Even though I have this skeptical perspective as a person, my every day is suffused with fantasy. I am always imagining creatures, characters, and magical worlds, as well as exploring the fantasy and sci-fi creations of other artists in books, movies, series, and other works of art. My artwork reflects my open mindedness and my absolute love for fantasy and science fiction. It is also usually bright and colourful, and I can be quite a fun, bubbly, outgoing person who loves colour, yet some pieces are darker and more mysterious, which represents my more introverted side which often rules me. I am also a kid’s Art Instructor; I’m always inspired by the works of art my kids create, and I have often created pieces based on inspirations I find working with kids.
I feel like life is a constant effort to remain childlike at heart, and I create my art to connect to my inner child and to be in that space of childlike wonder as much as I can. I like to hold that space as a person and an artist so that I can remind others to be joyful, have fun, and express themselves freely.
Sacred Fire Ceremony
I’m really intrigued by the sacred fire ceremonies, which you participated in when you were 19. How was that a turning point in your private and artistic life?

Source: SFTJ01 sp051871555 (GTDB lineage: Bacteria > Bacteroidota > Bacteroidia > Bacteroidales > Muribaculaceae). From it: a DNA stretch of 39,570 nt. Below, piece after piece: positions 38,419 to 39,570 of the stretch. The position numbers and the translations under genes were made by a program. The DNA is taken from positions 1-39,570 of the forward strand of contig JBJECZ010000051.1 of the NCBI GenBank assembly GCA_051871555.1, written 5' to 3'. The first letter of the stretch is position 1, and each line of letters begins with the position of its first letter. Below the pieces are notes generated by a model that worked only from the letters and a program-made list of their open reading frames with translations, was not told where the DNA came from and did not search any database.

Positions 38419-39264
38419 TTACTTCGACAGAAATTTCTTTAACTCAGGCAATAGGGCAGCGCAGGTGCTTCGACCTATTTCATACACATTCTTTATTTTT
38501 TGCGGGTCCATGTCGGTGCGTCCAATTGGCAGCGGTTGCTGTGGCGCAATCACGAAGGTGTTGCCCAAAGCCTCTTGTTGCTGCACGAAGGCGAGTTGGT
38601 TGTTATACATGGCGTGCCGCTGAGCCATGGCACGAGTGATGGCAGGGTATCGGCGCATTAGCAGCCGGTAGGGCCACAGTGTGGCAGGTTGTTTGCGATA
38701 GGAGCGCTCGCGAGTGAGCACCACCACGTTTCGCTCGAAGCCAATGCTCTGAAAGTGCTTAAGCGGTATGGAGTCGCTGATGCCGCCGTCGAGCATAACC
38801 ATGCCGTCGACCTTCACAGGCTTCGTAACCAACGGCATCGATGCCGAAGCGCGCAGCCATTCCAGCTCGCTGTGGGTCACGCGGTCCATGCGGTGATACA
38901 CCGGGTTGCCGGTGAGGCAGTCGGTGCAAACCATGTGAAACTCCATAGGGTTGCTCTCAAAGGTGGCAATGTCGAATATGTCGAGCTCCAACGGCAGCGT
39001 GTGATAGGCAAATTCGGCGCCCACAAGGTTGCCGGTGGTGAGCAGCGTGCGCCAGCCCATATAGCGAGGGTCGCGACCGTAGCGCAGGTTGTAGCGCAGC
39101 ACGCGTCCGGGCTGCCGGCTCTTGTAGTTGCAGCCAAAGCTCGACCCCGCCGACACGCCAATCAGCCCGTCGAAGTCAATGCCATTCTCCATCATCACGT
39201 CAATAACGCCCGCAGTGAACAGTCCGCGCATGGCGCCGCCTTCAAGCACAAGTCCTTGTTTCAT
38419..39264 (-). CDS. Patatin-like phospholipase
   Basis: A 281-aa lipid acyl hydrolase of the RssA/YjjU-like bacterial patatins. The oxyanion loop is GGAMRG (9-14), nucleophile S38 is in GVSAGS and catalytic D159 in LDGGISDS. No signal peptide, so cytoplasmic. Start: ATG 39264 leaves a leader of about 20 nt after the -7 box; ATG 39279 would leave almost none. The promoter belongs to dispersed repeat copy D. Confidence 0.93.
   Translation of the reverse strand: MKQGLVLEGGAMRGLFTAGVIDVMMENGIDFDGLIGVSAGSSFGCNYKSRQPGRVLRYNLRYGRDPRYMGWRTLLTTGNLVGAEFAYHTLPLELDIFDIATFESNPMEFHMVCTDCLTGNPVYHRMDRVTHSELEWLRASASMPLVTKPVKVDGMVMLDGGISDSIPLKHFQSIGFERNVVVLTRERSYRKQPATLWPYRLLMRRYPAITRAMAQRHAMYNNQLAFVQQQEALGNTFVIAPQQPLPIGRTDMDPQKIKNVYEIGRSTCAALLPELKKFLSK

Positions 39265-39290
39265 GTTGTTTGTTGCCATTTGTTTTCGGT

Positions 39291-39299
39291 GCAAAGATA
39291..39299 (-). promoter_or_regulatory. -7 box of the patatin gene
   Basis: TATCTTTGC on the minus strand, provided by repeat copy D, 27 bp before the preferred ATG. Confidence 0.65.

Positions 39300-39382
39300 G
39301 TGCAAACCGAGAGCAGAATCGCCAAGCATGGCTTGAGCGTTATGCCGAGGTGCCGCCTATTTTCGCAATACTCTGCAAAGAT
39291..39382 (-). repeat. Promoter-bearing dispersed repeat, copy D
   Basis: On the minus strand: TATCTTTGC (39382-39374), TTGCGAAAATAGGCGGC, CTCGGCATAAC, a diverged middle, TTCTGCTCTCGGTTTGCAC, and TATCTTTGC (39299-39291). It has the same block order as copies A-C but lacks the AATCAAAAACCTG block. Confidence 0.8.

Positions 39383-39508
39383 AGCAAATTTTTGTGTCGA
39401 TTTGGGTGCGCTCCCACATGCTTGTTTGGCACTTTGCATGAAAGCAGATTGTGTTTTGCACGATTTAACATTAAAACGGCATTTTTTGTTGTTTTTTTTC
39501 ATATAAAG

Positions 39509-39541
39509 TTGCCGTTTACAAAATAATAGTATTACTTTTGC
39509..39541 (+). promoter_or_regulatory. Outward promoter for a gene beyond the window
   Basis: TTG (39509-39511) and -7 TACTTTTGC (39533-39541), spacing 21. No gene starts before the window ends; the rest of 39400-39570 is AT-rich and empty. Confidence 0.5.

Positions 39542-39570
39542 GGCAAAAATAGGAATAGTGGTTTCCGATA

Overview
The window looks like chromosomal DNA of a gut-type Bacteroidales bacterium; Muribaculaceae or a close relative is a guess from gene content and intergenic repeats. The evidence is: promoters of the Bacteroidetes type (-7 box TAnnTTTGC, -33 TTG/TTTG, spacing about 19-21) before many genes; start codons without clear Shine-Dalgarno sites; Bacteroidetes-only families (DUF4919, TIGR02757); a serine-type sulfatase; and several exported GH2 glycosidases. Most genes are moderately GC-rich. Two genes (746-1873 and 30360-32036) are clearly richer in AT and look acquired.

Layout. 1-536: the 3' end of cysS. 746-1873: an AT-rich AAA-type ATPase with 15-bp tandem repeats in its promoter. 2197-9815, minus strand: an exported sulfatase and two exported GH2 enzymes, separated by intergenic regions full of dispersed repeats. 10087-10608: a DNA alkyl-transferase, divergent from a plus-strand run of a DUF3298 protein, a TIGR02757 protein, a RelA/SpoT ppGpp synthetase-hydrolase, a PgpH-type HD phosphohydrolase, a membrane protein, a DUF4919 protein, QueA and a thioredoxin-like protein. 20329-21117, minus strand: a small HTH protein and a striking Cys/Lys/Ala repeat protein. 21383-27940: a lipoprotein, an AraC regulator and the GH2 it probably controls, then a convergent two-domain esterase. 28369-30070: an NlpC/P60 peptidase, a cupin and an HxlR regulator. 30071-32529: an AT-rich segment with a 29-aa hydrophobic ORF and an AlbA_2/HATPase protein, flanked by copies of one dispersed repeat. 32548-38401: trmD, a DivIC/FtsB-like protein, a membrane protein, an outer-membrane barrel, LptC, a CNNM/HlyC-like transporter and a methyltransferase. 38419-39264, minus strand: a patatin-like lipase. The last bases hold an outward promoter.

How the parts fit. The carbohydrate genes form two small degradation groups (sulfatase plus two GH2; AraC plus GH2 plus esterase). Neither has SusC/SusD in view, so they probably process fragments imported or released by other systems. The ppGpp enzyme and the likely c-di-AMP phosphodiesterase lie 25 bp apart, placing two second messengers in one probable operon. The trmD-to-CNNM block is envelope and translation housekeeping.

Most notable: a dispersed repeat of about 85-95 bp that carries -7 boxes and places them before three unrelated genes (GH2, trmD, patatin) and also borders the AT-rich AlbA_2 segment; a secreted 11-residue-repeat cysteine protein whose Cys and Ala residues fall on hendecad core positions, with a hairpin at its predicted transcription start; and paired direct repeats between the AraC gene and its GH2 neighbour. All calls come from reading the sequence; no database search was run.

Okay, this might be a long story but it leads to the point where I decided to pursue visual art, so I think it’s worth it. When I was 19 – only six years ago – I travelled to Guatemala with my brother and his girlfriend for a month. This was my first time leaving my home country ever and I had no idea what to expect, but my brother’s girlfriend had been before and she was our guide. I was terrified but excited. We stayed in a beautiful village on Lake Atitlan in Guatemala. We rented a house from a Mayan family in the barrio for most of our stay, but for seven days of the trip, we travelled with a group of shamans and tourists on a series of Sacred Fire Ceremonies, each ceremony taking place at a different Mayan ruin throughout the country.
We travelled with a group of shamans and tourists on a series of Sacred Fire Ceremonies, each ceremony taking place at a different Mayan ruin throughout the country.